Melrose:

I think we should have hard conversations. I think we should discuss how we want to be taken seriously as employees or as independent contractors. I think we need to figure out a way to centralize our needs and work together to achieve these goals. It's interesting because there are adult industry unions that I am starting to see step into the forefront and begin guiding these conversations. The adult performers, Artists Guild is one that comes to mind. Their website lists their mission statement as to earn employee rights, set performer responsibilities, negotiate fair practices, and help performers provide themselves with a better future. That's a really great step in the right direction, but I'm kind of afraid we need so much more than that. We need to be taken seriously by lawyers, accountants, and banking institutions. We need to be viewed as legitimate business owners, running legitimate corporations.

 

Melrose:

We need healthcare made accessible to us and STD testing made more affordable. We need a voice that represents us in Congress. We need laws passed that will help us and not hinder us the way SESTA and FOSTA has. We need someone to hear us, listen to us, guide us and represent us proudly. I just don't know who or what that person or organization looks like. We don't really have an example to compare it to because I don't think one's ever really existed. I'm not sure how we'll accomplish this. I personally would like to play a bigger role in my community and to be a part of getting us closer to these goals. But if I said, I knew how I would be lying. What I do know is if it's this easy for all of us to come together, it shouldn't be that hard for all of us to cum together. See what I did there. I'm MalRose Michaels, and this has been season three, episode three of the SeenAndNotHeard Podcasts.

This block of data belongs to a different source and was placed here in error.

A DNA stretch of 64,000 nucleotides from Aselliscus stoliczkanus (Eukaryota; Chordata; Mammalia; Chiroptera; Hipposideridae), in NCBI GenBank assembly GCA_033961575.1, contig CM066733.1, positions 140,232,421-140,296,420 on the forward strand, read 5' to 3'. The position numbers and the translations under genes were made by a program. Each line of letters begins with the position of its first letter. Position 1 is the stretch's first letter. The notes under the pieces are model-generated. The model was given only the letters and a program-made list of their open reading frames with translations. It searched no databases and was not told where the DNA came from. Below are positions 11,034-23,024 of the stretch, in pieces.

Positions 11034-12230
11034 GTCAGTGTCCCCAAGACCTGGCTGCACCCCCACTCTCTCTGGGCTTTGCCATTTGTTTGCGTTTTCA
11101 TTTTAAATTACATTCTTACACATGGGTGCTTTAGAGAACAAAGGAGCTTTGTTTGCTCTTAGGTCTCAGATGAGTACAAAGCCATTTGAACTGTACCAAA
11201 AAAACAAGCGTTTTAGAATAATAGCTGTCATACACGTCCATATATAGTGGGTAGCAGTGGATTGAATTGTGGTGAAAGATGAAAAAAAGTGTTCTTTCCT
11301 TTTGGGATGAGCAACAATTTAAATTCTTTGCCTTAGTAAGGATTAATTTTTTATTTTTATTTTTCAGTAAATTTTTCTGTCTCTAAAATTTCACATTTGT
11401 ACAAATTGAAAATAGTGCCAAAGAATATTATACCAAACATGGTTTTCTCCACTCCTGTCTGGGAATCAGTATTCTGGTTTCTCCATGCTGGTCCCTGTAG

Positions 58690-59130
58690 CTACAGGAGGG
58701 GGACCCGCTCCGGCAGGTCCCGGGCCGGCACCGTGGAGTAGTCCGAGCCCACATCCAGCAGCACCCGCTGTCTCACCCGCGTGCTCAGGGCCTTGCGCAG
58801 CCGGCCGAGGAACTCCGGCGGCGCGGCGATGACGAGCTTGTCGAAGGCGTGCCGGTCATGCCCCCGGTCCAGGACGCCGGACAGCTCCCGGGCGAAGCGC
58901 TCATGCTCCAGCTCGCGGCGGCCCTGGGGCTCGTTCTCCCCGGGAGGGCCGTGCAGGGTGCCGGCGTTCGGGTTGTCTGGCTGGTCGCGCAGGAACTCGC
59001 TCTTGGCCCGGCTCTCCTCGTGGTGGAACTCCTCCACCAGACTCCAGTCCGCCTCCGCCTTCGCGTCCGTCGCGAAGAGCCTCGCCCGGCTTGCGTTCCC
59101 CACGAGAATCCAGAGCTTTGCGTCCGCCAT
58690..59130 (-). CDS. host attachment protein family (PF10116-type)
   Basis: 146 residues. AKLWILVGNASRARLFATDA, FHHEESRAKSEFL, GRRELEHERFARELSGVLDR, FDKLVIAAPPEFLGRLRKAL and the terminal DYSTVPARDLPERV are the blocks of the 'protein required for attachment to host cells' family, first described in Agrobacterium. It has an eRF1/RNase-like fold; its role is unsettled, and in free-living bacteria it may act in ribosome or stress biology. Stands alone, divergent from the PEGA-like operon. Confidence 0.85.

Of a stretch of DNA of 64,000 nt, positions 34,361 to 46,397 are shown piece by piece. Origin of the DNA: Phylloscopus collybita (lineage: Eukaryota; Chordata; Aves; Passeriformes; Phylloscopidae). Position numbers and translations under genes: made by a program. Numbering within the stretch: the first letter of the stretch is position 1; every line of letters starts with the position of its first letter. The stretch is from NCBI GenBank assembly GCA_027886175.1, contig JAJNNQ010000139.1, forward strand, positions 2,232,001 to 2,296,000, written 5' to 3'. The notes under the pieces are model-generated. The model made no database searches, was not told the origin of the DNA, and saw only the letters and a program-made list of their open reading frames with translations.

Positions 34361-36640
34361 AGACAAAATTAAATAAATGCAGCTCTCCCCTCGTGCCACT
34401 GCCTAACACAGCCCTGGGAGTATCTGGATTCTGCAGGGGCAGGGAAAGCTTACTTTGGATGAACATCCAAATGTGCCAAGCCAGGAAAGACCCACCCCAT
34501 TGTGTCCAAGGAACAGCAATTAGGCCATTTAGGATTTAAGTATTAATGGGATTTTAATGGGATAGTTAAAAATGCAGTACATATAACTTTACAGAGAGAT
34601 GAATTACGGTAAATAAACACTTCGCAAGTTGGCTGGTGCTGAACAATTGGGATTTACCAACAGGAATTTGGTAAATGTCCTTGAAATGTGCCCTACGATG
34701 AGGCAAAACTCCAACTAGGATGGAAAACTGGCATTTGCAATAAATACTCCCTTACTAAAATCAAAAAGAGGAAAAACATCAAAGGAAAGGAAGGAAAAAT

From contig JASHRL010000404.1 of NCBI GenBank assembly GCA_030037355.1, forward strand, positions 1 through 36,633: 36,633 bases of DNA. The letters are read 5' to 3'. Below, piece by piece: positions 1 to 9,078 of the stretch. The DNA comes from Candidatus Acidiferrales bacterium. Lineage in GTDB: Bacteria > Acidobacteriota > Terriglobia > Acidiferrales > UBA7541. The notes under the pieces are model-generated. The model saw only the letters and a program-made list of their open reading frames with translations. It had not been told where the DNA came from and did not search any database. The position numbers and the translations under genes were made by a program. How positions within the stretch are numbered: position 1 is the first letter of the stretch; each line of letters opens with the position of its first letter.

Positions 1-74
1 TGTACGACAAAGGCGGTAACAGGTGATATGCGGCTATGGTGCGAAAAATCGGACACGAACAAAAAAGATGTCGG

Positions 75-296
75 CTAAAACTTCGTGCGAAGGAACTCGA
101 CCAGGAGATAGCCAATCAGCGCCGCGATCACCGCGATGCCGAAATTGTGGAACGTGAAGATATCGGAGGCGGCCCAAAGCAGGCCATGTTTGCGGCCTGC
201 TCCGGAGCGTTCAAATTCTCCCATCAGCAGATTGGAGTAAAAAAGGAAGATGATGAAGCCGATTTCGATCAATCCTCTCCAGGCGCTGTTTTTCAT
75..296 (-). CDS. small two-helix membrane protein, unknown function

Melrose:

This week I would like to thank APAG Union for being one of the first unions to take sex work in the performer industry and adult into consideration, and being some of the voices that I mentioned, taking these steps forward and trying to get us the rights, support, and sustainability that our work deserves. Want to be an individual supporter of the podcast? All you have to do is go to anchor.fm/MelRose and click support the podcast to donate whatever amount per month to help fund more episodes like today's.

Melrose:

Next week on the SeenAndNotHeard Podcast...I've had self-doubt creeping around me for as long as I can remember. I have always had the sense of “who do you think you are?” to be doing things like blogging or podcasting? Even with a webcam...I remember always wondering why anyone would long on to watch me. I'm not special. I never knew that what I was dealing with was a real named psychological phenomenon. I wasn't an imposter. I just had imposter syndrome.